Migration, Memory & Memorial

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april 3, 1898

The Trial of Jews for Attacking the Army.


St. Petersburg, 3rd April.

The Trial of Jews for Attacking the Army.

The trial of the fourteen Jews who were charged with “an attack on the Russian Army” commenced at Minsk on the 30th March, and at the time of writing had not yet been concluded. [Since this letter was despatched the result came to hand through Reuter, and was made known in our last issue. Nine of the defendants were acquitted and five sentenced to two years’ imprisonment each.] The indictment is a very interesting document, and contains the following charges. On the 15th (27th) April, 1897, the third day of the Russian Easter, a number of soldiers belonging to the 119th and 120th Regiments, which were garrisoned at Minsk, were walking in the streets. Three of their number picked a quarrel on the Market place with some Jewish tradesmen, on a military question. The Jews said: “We ourselves have been in the service, and know all about it,” to which the soldiers replied: “You only served a short time, we serve much longer and know everything better than you.” A Jew must then have ridiculed the soldier, whereupon three of his comrades retorted by abusing and maltreating the Jews. As at the same time a number of drunken people were about who were quarrelling with the Jews, the latter imagined that a riot was about to ensue. They at once closed all their stalls, and an intimation was sent to the police that the Jews were being beaten. M. Sakalinsky, the Chief of Police, telephoned to the Commandant a request for military assistance, and soldiers were sent to arrest the disturbers. It is alleged that the Jews then fell on the soldiers with sticks and cudgels, and that as a result a gun was broken. The indictment goes on to say that the Jews made this attack “from hatred of the military and the Christian population.” It is true, however, and is apparent from some facts mentioned in the indictment, that the soldiers were drunk, that it was they who commenced to beat the Jews, and that some of the latter defended themselves from the attack. The anti-Semitic press are making considerable capital out of this cause célèbre. The Jews are being reviled. The Jewish population is thoroughly dejected, and is anxiously awaiting the result of the trial.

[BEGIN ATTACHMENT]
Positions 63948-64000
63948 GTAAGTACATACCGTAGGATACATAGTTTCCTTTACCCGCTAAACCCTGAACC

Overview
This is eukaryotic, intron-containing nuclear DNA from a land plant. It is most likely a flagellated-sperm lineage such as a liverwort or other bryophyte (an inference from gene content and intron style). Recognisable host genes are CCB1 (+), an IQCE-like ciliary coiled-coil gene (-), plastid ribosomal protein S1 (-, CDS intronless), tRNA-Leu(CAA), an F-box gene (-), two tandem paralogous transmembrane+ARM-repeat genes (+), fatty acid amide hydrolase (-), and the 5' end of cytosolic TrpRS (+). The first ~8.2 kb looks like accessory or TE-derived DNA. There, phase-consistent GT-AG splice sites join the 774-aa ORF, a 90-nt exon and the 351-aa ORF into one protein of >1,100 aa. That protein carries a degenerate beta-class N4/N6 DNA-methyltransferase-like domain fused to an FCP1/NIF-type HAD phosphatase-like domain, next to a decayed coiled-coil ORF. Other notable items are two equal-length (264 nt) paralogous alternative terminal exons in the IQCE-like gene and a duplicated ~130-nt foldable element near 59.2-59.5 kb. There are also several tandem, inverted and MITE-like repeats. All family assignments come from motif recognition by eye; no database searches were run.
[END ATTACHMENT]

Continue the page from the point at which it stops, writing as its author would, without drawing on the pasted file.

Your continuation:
A decision just rendered by the Imperial Senate of St. Petersburg in reference to a petition of a Russian Jew is well worth noting (says the “Morning Post”), for it illustrates in a rather amusing fashion the extent to which the Hebrews under the dominion of the Muscovites come under the ban of legislative control. Incredible though such thing may appear, it is, nevertheless, a fact that a Jew in Russia has not the right to name his own child as he pleases, but must give his offspring such appellation as the police regulations made and provided ordain. He is restricted to Biblical names, and, moreover, he must not give his child modernised form of the Biblical names which he allowed to choose from. Thus, he may bestow his son such names as Abraham, Jacob, or Samuel— to give one or two examples — but they must be in the Hebraic or Yiddish form of Avrohom, Yankev or Shemuel. The use of the modernised name is prohibited, and subjects the Jew using it to a penalty.